Is fasting good for our body? This is a question that humanity still has no answer for. One side, mostly nutritionists, claim that it is bad for us, while another, mostly religious, believes that it is healthy for us. Of course, what I said was the extreme ends of the debate.
Can science prove that fasting is healthy? Or to rephrase that, was it able to find any benefits to fasting? I think so, and below I’ve summarized the report.
The interesting thing about this study, it reports that fasting can regenerate our immune system if we fast for at least three days. I know you are saying a 3-day fast is not easy, I agree. I fast regularly and to go beyond a 24-hour period requires a certain set of mind and preparation (and conviction for that matter). But, science is science, right? Three it is then.
In this controlled experiment, scientists at the University of Southern California discovered that our body sends a signal to regenerate white blood cells, even in the elderly, in a breakthrough described as “remarkable”.
What are white blood cells?
According to our neighborhood wikipedia:
White blood cells (WBCs), also called leukocytes or leucocytes, are the cells of the immune system that are involved in protecting the body against both infectious disease and foreign invaders. All leukocytes are produced and derived from a multipotent cell in the bone marrow known as a hematopoietic stem cell. Leukocytes are found throughout the body, including the blood and lymphatic system.
In other words, our immune system relies on our white blood cells to protect all the systems in our body. A high count in WBC is usually a sign of an infection, our body generates more of it to fight back. While the lack of it means we will be prone to sickness.
With this new discovery, WBCs also have another purpose, it regenerates our immune system and to trigger that you and me have to fast for at least three days.
“When you starve, the system tries to save energy, and one of the things it can do to save energy is to recycle a lot of the immune cells that are not needed, especially those that may be damaged,” Dr Longo said.
“What we started noticing in both our human work and animal work is that the white blood cell count goes down with prolonged fasting. Then when you re-feed, the blood cells come back. So we started thinking, well, where does it come from?”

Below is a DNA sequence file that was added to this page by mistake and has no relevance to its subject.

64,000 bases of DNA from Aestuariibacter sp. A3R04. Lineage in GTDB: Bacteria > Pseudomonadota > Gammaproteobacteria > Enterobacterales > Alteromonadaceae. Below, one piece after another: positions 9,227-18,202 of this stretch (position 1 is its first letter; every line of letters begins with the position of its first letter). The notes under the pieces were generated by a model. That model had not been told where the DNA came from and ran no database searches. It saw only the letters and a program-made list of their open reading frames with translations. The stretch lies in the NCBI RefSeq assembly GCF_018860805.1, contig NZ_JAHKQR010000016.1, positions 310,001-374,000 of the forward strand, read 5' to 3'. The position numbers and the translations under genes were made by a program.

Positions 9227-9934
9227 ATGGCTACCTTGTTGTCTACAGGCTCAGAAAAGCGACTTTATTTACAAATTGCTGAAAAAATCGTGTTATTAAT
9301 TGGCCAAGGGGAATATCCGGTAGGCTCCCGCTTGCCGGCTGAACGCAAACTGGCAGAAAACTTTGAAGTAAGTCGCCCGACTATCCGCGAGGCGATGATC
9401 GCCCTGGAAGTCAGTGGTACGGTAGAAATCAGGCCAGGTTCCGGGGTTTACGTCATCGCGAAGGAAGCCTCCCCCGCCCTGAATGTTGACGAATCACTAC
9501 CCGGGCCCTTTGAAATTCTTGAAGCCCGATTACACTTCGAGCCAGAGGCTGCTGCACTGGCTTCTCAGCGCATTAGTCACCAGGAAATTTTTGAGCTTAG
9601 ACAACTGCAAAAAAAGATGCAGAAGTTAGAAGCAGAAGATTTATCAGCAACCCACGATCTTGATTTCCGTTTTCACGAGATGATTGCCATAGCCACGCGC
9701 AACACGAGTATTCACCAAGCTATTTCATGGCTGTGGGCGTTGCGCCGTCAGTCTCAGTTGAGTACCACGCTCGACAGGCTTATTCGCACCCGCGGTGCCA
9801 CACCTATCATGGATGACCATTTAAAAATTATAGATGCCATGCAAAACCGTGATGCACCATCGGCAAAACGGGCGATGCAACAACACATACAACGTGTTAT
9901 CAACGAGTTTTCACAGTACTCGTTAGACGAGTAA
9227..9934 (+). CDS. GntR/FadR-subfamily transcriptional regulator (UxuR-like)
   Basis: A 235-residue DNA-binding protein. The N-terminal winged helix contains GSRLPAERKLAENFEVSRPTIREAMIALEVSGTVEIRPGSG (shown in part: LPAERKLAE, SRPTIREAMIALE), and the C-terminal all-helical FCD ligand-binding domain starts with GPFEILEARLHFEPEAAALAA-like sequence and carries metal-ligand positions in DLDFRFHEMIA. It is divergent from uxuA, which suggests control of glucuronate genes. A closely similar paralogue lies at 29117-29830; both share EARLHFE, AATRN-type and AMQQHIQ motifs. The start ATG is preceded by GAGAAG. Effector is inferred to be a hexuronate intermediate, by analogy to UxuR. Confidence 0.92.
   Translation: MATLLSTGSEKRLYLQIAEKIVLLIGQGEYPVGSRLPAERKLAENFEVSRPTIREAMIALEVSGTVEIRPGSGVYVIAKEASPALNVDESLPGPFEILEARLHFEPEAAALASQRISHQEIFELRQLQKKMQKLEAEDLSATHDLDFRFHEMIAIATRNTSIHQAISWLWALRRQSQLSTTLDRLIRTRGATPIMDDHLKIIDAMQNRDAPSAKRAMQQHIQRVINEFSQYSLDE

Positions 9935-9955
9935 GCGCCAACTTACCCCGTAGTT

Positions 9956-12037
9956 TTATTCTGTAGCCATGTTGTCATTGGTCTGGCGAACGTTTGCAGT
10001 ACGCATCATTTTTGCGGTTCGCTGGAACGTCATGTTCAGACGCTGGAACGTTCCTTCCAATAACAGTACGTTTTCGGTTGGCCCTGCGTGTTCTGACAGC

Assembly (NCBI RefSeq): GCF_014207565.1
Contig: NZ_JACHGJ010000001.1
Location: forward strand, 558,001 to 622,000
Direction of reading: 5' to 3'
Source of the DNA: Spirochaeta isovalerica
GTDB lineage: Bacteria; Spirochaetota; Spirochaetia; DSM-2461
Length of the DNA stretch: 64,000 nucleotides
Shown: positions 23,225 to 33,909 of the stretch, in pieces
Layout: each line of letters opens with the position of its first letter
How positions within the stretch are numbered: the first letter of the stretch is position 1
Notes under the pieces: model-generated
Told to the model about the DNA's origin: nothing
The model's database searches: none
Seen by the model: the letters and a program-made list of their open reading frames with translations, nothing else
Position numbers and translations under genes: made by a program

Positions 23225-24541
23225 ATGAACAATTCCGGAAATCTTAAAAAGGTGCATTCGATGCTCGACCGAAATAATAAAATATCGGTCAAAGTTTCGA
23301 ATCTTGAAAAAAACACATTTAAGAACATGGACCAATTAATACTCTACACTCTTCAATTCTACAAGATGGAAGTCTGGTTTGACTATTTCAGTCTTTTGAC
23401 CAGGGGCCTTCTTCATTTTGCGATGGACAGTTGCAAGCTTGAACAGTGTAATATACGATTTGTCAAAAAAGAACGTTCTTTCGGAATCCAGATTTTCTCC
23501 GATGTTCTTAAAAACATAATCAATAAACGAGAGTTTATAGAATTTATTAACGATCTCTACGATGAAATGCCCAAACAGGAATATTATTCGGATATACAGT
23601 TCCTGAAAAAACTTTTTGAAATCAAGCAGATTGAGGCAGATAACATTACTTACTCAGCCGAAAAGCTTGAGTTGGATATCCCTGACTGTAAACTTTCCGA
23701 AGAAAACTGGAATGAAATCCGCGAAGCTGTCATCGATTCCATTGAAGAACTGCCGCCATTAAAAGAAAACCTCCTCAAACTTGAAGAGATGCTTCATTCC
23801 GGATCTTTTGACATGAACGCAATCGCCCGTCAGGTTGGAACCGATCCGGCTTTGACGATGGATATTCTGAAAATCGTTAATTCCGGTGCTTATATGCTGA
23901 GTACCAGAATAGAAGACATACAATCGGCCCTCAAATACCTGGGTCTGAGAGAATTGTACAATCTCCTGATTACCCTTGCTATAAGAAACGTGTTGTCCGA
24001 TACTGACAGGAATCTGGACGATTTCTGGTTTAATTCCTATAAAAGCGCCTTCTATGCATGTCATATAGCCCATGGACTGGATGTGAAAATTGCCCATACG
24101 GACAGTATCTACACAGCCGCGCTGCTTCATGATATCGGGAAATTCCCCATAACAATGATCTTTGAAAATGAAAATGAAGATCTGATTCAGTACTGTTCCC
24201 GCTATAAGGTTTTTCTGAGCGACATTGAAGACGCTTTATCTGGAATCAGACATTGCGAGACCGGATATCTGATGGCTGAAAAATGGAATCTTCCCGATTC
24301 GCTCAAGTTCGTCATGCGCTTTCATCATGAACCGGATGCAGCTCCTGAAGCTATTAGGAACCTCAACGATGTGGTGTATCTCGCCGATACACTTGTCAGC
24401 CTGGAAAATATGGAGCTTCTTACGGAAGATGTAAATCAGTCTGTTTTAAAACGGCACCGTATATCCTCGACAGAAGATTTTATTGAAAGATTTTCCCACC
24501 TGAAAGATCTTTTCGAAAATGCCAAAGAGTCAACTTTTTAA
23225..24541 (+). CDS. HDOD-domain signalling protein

What are the benefits then? Surely there must be a convincing reason to starve ourselves for three days, right?
- It replaces the damaged or old parts of the system during fasting.
- Uses up your body’s stored glucose and fats, and WBCs — which then triggers regeneration of new WBCs.
- Also reduces the enzyme PKA — which is linked to ageing
- Less damage to the immune system when doing chemotherapy
Of course there are always those who are always anti-fasting and prefers that we keep on eating and eating, and take additional drugs too.
Fasting is good for our body. I’m not religious but I am a Messianic Apostolic Pentecostal (or Hebrew-Roots Christianity) believer, and fasting is part of our beliefs. Secondly, having so many interests I do forget to eat when I’m too concentrated on what I am doing — unintentional fasting.
From these, I personally can attest that fasting helped me to fight back. But before I included fasting in my “diet”? I get sick a lot, it was frequent, I already knew the pattern of when the next will be. In the past three years, however, I rarely got sick. When I did, it only lasted for a few hours, two days at most.
A fair reminder and warning: if you are not used to fasting, do not do it just because. As I’ve said earlier, fasting requires a certain set of mind and preparation. You do not fast whenever and wherever you like. There are other factors to consider like, medicines you are currently taking, your current health status. Even as mundane as, how much do you eat every single day. Trust me, if your body’s used to you eating a lot, you will find it hard.
How do you prepare for fasting? Well, it is a topic for another day.
Image: Fasting 4-Fasting-a-glass-of-water-on-an-empty-plate, CC BY 1.0 Jean Fortunet.